Belief, Nature, and Evolutionary Ethics

By Timko, Michael | The World and I, January 2012 | Go to article overview

Belief, Nature, and Evolutionary Ethics


Timko, Michael, The World and I


Humans have always cherished their "spiritual" over their "natural" side, that part of their nature that represents what they feel to be their connection to the supernatural or divine or holy, that aspect (soul, essence, life-force) that validates their superiority over all other beings. That is why Darwin's book caused such turmoil when it was published; it claimed (or seemed to suggest) that humans had no spiritual side. They had no claim to divinity; they were, in fact, physical beings subject to natural law.

In 1859 Charles Darwin, an amateur scientist, published "On The Origin of Species By Means of Natural Selection, or the Preservation of Favoured Races in the Struggle for Life." His monumental work touched on all phases of life: philosophical, ethical, social, political, and, of course, religious. Stephen Jay Gould in his "Ever Since Darwin" (1977) wrote that the stumbling block to its acceptance lay [and still lies] in its "radical philosophical content." According to Gould it was a "challenge to a set of entrenched Western attitudes that we are not yet ready to abandon."

Most significant in this radicalism was Darwin's assertion that evolution has no purpose, no direction. In Gould's words: "If the world displays any harmony and order, it arises only as an incidental result of individuals seeking their own advantage." In short, they are struggling to survive in a world where only the "fittest" survive.

Again, here is Gould: "[Evolution] does not lead inevitably to higher things. Organisms become better adapted to their local environments, and that is all."

Perhaps the most disturbing aspect of Darwin's theory, says Gould, is his "consistent philosophy of materialism to his interpretation of nature. Matter is the ground of all existence; mind, spirit, and God as well, are just words that express the wondrous results of neuronal complexity."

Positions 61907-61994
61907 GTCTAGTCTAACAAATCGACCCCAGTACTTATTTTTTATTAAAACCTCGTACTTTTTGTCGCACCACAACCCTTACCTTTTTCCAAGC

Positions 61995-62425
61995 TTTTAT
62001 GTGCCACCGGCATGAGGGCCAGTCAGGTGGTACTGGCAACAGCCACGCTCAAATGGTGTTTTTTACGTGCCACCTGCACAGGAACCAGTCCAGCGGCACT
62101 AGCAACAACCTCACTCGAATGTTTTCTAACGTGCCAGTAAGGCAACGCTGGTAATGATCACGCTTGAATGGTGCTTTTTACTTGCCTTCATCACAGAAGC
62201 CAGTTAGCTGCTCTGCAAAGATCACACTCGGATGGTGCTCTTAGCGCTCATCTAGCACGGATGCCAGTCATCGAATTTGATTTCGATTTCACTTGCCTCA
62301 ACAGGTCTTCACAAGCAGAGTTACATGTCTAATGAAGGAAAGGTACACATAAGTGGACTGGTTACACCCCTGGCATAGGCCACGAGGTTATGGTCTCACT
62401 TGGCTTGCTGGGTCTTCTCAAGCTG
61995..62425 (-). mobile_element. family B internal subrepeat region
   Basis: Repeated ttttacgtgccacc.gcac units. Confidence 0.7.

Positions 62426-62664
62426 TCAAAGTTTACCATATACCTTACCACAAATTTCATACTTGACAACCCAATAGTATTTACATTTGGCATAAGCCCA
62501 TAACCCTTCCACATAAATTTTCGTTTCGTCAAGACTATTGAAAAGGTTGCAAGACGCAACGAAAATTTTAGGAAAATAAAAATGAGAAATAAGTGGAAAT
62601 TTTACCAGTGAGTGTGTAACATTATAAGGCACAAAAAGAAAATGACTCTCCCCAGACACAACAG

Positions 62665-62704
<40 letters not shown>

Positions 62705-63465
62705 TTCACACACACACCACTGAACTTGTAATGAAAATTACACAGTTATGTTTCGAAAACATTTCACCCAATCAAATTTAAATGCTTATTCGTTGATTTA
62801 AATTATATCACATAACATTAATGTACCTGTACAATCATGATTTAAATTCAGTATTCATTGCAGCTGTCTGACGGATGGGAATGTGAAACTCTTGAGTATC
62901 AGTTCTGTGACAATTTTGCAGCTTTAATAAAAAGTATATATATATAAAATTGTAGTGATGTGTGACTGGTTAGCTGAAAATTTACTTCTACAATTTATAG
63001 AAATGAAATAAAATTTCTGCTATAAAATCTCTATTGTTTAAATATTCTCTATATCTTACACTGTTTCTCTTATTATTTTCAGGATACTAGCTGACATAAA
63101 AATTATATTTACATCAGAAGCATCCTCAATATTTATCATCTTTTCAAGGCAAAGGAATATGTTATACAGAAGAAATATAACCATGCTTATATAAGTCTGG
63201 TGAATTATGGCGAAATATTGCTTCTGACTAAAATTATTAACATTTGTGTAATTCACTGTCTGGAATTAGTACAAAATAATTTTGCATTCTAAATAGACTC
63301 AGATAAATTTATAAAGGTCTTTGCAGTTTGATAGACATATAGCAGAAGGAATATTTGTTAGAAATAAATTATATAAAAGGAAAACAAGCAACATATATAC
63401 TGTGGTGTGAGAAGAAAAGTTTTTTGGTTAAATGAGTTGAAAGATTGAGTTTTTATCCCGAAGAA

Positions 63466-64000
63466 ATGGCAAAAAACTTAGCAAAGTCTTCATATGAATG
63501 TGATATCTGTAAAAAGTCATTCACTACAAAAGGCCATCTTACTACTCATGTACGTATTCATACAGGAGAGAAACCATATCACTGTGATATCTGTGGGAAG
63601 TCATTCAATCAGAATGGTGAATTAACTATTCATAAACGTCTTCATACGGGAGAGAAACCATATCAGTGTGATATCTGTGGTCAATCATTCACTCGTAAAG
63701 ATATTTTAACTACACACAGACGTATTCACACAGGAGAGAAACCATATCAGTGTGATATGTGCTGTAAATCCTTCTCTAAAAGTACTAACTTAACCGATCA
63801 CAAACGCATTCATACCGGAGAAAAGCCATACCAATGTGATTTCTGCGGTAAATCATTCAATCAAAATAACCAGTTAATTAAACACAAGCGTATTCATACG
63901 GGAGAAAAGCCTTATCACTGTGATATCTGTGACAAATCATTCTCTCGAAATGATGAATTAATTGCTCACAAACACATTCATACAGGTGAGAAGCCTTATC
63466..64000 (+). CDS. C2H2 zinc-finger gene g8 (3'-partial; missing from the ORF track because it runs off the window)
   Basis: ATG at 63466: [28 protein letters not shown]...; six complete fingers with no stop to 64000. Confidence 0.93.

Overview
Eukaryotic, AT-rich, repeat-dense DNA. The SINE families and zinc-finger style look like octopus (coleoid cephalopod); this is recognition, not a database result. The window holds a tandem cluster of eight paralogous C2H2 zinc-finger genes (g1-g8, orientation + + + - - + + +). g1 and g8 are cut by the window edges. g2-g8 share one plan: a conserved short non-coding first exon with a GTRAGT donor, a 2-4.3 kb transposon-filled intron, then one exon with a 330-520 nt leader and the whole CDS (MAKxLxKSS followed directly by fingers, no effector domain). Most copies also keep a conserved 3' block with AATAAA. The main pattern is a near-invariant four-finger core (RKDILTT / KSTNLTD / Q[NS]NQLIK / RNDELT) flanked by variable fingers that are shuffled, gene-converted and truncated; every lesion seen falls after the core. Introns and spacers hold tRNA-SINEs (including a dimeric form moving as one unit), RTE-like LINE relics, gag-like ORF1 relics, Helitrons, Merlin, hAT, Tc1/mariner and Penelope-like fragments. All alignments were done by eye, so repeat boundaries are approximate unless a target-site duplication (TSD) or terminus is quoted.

In addition to disturbing many believers, the Origin also created great anxiety for many others who believed in the literal truth of the Bible. If Darwin was right, then the events recounted in the Bible were wrong. It quickly became clear to those reading the Origin that according to Darwinian chronology the world had not been created in six days. The Bible had mentioned a flood, but this hardly explained many of the fossils found in the earth. An Irish Archbishop, James Ussher, had worked out a Biblical chronology: the world, he said, had been created on a Saturday morning at 10 a.m. in the year 4004 B.C., and the flood had taken place in 2501 B.C. This theory did not help much to explain many fossils, but it was the best possible until Darwin came along.

In this context one can see why the Origin has always been a template on which people could project their various religious and philosophic responses. It forced them to think, to reconsider their place in the cosmos; it made them reconsider their role as human beings. Simply put, were they apes or angels?

Darwin himself saw the dilemma his theory had created, especially so in the light of his own mixed religious background. Religious faith was intense in one branch of the Darwin family. His maternal grandfather, Josiah Wedgwood, the famous pottery maker, was a devout Unitarian. On the other hand, his paternal grandfather, Erasmus Darwin, a doctor and radical freethinker, rejected the Bible and Jesus, claiming that "no particular providence is necessary to roll the Planet round the Sun." Erasmus had been influenced by Joseph Priestley, one of the most famous English Unitarians. One of the biographies of Darwin states that Priestley's theology was so influential that it "shaped the outlook of three generations of intermarried Darwins and Wedgewoods."

Darwin's father, Robert, also a doctor, was also an unabashed freethinker, but he married Susannah Wedgewood, who, like her father, was a devout and deeply religious Unitarian. While Robert refused to be a member of any formal religion, Susannah, who gave birth to Charles on 12 February, 1809, when she was 43, was a practicing Unitarian and took the children every Sunday to the local Unitarian Chapel. …

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